A new paper by Jon Exley, solutions manager of Schroders, discusses cashflow-driven investment (CDI) as a system of portfolio management that accepts and builds upon liability-driven investment (LDI). The idea in both cases is to match all future projected liability payments as they fall due, which is definitionally the imperative of pension funds and the like.
But CDI is not merely a variant on growth-plus-LDI. Rather, in Exley’s formulation, it “involves managing fixed income assets on a buy and maintain (B&M) basis and holding them to maturity, or at least only substituting bonds with the same cashflow profile.”
Back in 1974 Robert Merton designed a model for explaining credit risk premiums. He said that they can be understood as the results for a holder of a corporate bond who sells a put option on the value of the underlying enterprise, with the strike to the put serving as the default threshold of the enterprise.
One can understand CDI through the same theoretical framework. If a portfolio manager is going to hold a certain 10 year corporate bond to maturity, he will know the absolute maximum return that asset can yield, the amount promised. Likewise, he will know the minimum result ($0) in the unhappy event of quick default and unsuccessful recovery. If he holds a number of such bonds, he can add the promised results together and, again, he knows the maximum.
Our manager can also know that the difference between the actual outcome and that maximum will be determined by losses on defaults. For a large portfolio of bonds this is “reasonably predictable and can be reserved for relatively easily.” It involves netting out the recoveries one will get on some of those defaults but, again, there is nothing mysterious or especially speculative about the arithmetic. Moody’s data suggests a 40% recovery on defaults.
The paper includes a graph on the distribution of cumulative defaults over ten-year rolling periods. In nearly 40% of the periods studied (over the last 90 years) bond defaults have stayed at or below 0.1%.
The credit spread, that is, the premium earned by selling the hypothetical put in the Merton model as explained above, will on average exceed the expected loss in the underlying asset, the equities. This is true regardless of whether or not volatility itself is earning a premium and regardless of whether or not there is a skew in the volatility assumption.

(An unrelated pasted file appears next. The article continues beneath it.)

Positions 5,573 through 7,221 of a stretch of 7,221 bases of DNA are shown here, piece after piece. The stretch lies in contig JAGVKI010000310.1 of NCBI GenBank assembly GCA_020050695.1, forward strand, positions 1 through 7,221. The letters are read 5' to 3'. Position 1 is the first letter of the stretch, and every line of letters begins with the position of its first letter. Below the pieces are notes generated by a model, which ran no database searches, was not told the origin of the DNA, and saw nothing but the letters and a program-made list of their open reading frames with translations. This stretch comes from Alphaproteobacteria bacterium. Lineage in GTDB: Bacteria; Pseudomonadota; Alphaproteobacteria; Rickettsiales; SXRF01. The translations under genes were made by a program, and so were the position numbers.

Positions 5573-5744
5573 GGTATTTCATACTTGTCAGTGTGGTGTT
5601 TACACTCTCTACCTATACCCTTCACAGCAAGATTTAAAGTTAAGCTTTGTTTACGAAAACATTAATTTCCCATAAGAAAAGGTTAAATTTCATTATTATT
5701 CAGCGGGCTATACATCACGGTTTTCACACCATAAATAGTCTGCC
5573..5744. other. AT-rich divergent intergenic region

This feature of the model means that the expected losses on default will be below the premium earned, which is where one wants it.
Dynamic Flight Plans
Exley also discusses managers who reduce or plan to reduce their growth assets dynamically, either in response to improved funding or systematically through the passage of time. These strategies are known as “flight plans” in the hope of a smooth landing. He shows that managing traditional assets with a flight plan makes them behave like a CDI solution. The payout model of a flight plan strategy shares with CDI the capped upside, the improved certainty of outcome in central scenarios, and the continued exposure to significant downside risk in the more extreme scenario.
Exley contends that despite the similarity “there are a number of significant advantages” that CDI possess over a flight plan strategy. The target outcomes of the CDI solutions are less dependent than that of the flight plans on unknowns, and the triggers for flight plans can create cliff edge effects, depending on whether a target level has been just hit or just missed. In general, too, “the governance requirements of monitoring flight plans are significantly more onerous than those of CDI solutions, which are relatively straightforward.”
Nonetheless, Exley expects that CDIs and flight plan strategies will fold into one another over time. Flight plans are popular for higher return targets and CDI solutions for “less ambitious targets,” which suggests “a natural two-stage evolution which sees both risk and governance burden decline as the solution develops over time.”
The paper ends with some fine print stating the usual disclaimers. “The views and opinions contained within” are those of Mr. Exley, not those of Schroders as a corporate entity.